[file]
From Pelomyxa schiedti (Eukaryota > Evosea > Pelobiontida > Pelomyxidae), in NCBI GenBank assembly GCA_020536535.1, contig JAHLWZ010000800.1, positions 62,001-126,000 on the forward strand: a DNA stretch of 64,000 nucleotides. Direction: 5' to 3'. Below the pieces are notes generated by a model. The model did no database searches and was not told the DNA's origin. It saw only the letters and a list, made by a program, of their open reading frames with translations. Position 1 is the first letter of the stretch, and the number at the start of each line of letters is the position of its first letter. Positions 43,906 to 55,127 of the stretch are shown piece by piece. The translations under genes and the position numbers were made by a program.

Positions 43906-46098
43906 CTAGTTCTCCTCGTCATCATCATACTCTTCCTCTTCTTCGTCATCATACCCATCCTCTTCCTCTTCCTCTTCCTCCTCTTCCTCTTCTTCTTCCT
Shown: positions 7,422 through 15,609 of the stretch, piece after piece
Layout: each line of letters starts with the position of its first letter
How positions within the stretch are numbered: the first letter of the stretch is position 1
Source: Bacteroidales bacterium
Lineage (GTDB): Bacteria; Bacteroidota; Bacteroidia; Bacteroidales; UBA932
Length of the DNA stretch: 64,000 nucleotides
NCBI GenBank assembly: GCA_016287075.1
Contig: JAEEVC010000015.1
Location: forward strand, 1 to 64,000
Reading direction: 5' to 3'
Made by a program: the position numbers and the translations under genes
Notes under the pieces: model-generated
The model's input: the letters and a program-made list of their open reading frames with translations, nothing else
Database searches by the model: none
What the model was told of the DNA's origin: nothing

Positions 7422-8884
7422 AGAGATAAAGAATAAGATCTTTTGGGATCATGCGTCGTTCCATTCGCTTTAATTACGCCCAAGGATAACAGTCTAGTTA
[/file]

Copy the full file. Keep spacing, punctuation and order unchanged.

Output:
From Pelomyxa schiedti (Eukaryota > Evosea > Pelobiontida > Pelomyxidae), in NCBI GenBank assembly GCA_020536535.1, contig JAHLWZ010000800.1, positions 62,001-126,000 on the forward strand: a DNA stretch of 64,000 nucleotides. Direction: 5' to 3'. Below the pieces are notes generated by a model. The model did no database searches and was not told the DNA's origin. It saw only the letters and a list, made by a program, of their open reading frames with translations. Position 1 is the first letter of the stretch, and the number at the start of each line of letters is the position of its first letter. Positions 43,906 to 55,127 of the stretch are shown piece by piece. The translations under genes and the position numbers were made by a program.

Positions 43906-46098
43906 CTAGTTCTCCTCGTCATCATCATACTCTTCCTCTTCTTCGTCATCATACCCATCCTCTTCCTCTTCCTCTTCCTCCTCTTCCTCTTCTTCTTCCT
Shown: positions 7,422 through 15,609 of the stretch, piece after piece
Layout: each line of letters starts with the position of its first letter
How positions within the stretch are numbered: the first letter of the stretch is position 1
Source: Bacteroidales bacterium
Lineage (GTDB): Bacteria; Bacteroidota; Bacteroidia; Bacteroidales; UBA932
Length of the DNA stretch: 64,000 nucleotides
NCBI GenBank assembly: GCA_016287075.1
Contig: JAEEVC010000015.1
Location: forward strand, 1 to 64,000
Reading direction: 5' to 3'
Made by a program: the position numbers and the translations under genes
Notes under the pieces: model-generated
The model's input: the letters and a program-made list of their open reading frames with translations, nothing else
Database searches by the model: none
What the model was told of the DNA's origin: nothing

Positions 7422-8884
7422 AGAGATAAAGAATAAGATCTTTTGGGATCATGCGTCGTTCCATTCGCTTTAATTACGCCCAAGGATAACAGTCTAGTTA